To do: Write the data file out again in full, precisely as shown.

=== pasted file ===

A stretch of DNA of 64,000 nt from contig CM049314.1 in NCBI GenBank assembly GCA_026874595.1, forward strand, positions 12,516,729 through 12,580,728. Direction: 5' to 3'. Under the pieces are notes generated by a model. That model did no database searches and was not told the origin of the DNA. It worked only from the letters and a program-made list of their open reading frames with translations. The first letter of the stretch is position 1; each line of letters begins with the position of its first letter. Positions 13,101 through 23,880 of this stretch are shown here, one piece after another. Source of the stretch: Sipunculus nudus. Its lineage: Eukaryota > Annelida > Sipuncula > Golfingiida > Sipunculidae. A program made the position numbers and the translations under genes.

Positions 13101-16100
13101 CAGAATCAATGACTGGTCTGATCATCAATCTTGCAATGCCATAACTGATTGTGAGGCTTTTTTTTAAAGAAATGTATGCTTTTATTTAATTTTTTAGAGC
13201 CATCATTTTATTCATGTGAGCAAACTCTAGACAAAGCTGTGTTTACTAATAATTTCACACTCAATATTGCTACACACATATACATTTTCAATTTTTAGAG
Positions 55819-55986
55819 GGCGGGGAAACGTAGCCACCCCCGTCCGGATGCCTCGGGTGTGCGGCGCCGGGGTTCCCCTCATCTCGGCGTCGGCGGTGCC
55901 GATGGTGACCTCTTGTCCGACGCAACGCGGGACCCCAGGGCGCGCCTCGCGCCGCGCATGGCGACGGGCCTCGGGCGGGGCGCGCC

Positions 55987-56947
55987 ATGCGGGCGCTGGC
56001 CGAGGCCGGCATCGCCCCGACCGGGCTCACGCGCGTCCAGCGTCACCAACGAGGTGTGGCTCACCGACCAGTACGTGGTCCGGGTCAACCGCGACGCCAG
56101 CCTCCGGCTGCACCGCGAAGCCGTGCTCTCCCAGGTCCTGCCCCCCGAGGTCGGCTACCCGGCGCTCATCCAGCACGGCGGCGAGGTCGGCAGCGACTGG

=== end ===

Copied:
A stretch of DNA of 64,000 nt from contig CM049314.1 in NCBI GenBank assembly GCA_026874595.1, forward strand, positions 12,516,729 through 12,580,728. Direction: 5' to 3'. Under the pieces are notes generated by a model. That model did no database searches and was not told the origin of the DNA. It worked only from the letters and a program-made list of their open reading frames with translations. The first letter of the stretch is position 1; each line of letters begins with the position of its first letter. Positions 13,101 through 23,880 of this stretch are shown here, one piece after another. Source of the stretch: Sipunculus nudus. Its lineage: Eukaryota > Annelida > Sipuncula > Golfingiida > Sipunculidae. A program made the position numbers and the translations under genes.

Positions 13101-16100
13101 CAGAATCAATGACTGGTCTGATCATCAATCTTGCAATGCCATAACTGATTGTGAGGCTTTTTTTTAAAGAAATGTATGCTTTTATTTAATTTTTTAGAGC
13201 CATCATTTTATTCATGTGAGCAAACTCTAGACAAAGCTGTGTTTACTAATAATTTCACACTCAATATTGCTACACACATATACATTTTCAATTTTTAGAG
Positions 55819-55986
55819 GGCGGGGAAACGTAGCCACCCCCGTCCGGATGCCTCGGGTGTGCGGCGCCGGGGTTCCCCTCATCTCGGCGTCGGCGGTGCC
55901 GATGGTGACCTCTTGTCCGACGCAACGCGGGACCCCAGGGCGCGCCTCGCGCCGCGCATGGCGACGGGCCTCGGGCGGGGCGCGCC

Positions 55987-56947
55987 ATGCGGGCGCTGGC
56001 CGAGGCCGGCATCGCCCCGACCGGGCTCACGCGCGTCCAGCGTCACCAACGAGGTGTGGCTCACCGACCAGTACGTGGTCCGGGTCAACCGCGACGCCAG
56101 CCTCCGGCTGCACCGCGAAGCCGTGCTCTCCCAGGTCCTGCCCCCCGAGGTCGGCTACCCGGCGCTCATCCAGCACGGCGGCGAGGTCGGCAGCGACTGG